Confessions of College Admissions Officers
What really goes through the minds of college admissions officers, and what it means for students applying to college.
(Photo Credit: Anna Gutermuth/Flickr)
There are many prestigious colleges and universities to choose from, each offering promise for a bright future. The people on college admissions boards hold the potential for those futures in their hands, but they are only human.
They make mistakes.
There may be an unwritten code that admissions officers never admit to making mistakes, but those who are honest with themselves know that they do.
Parke Muth on Quora discusses being contacted by a student that he had rejected. She was the top student in the school she attended, and was hoping to transfer to her original, first choice for higher education. Mr. Muth’s surprise must have been quite genuine.
In the end, he says he talked her out of the transfer not for himself, but because this student had prestige and quite a few research perks right where she was. It was an especially good deal for her.
The moral of the story here is that a rejection from any one university does not mean you are not good enough as a student. Wherever you go, do well and prove the naysayers wrong. Sometimes people who make difficult decisions that affect the lives of so many students make mistakes.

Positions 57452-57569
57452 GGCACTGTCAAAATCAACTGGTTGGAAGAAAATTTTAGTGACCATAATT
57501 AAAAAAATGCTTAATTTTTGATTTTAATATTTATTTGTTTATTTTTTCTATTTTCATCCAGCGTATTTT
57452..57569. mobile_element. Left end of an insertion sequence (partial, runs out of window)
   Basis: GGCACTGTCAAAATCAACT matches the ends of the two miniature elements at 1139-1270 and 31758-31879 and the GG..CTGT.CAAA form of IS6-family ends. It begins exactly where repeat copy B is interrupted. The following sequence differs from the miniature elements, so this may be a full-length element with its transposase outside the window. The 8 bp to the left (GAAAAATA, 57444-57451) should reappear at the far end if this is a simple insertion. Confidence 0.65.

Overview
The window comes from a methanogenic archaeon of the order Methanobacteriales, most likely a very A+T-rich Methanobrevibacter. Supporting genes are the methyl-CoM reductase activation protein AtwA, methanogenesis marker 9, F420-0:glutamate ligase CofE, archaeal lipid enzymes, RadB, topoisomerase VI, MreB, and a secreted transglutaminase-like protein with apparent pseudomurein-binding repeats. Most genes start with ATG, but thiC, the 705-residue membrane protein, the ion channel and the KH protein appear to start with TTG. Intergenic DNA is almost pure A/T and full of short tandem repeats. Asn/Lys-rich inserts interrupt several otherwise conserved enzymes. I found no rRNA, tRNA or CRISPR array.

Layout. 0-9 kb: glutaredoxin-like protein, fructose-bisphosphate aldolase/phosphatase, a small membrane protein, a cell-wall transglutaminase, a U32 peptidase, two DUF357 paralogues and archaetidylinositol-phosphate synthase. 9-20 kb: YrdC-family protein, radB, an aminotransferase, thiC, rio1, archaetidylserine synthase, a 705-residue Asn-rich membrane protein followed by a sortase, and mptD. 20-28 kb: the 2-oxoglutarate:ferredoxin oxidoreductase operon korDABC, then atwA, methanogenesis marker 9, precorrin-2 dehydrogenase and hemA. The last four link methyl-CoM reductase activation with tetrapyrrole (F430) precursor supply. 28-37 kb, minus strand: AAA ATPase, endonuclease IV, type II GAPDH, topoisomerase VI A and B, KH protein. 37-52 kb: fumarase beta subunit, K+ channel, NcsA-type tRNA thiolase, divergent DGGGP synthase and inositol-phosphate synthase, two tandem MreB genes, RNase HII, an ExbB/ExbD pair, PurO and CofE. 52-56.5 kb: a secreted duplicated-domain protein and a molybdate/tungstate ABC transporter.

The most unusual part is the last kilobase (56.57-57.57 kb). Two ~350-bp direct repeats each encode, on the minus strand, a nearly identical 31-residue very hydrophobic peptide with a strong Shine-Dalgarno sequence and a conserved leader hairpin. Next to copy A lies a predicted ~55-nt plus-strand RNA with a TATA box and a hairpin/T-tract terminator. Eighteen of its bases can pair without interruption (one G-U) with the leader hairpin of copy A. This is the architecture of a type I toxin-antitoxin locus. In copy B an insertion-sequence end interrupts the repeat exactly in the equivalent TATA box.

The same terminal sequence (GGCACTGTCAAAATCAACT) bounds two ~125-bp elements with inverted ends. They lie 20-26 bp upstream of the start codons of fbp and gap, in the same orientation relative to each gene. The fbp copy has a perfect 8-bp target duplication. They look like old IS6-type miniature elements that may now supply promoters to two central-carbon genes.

SAT scores are important.
There’s a lot of talk about working hard to get good grades and having an interesting extracurricular portfolio, but the bottom line is that your SAT scores matter, as well. Some prestigious universities will admit a student with, for example, a 3.0 GPA but extremely high SAT scores. The logic behind this is that the student is obviously capable, and when you put brilliant people in an inspiring environment, they tend to bloom. High school seldom offers inspiration or opportunity to choose a course of study that is of great interest to the student.
Being interesting does matter, and somebody with nothing more to show for their time in high school except for grades and an SAT score is less likely to be chosen over a kid who enjoyed participating in sports, theater, and music, and who writes an essay detailing what she plans to do after earning a degree, assuming she also passed her classes and scored high on the SAT. But when admissions downplays the importance of SAT scores, they may not be telling the whole story.
While it’s sad to see how much stress kids sometimes experience over taking the SATs, the naked truth is that those scores do matter to admissions officers.
It’s a crap shoot.
You worked hard in school and you did well on the SATs. You are an interesting person who is capable of expressing yourself well in writing. You have dreams and goals. How could you not get in?
There are so many more would-be students than places at most schools, even after admissions has whittled down the applicant pool. Even if you are one of the many perfect candidates for a school, you still might not get in.
This goes back to the first point about admissions officers making mistakes. If you don’t get in, don’t take it personally. Maybe there were three or four applicants for each placement. Do well, wherever you study and whatever you do.
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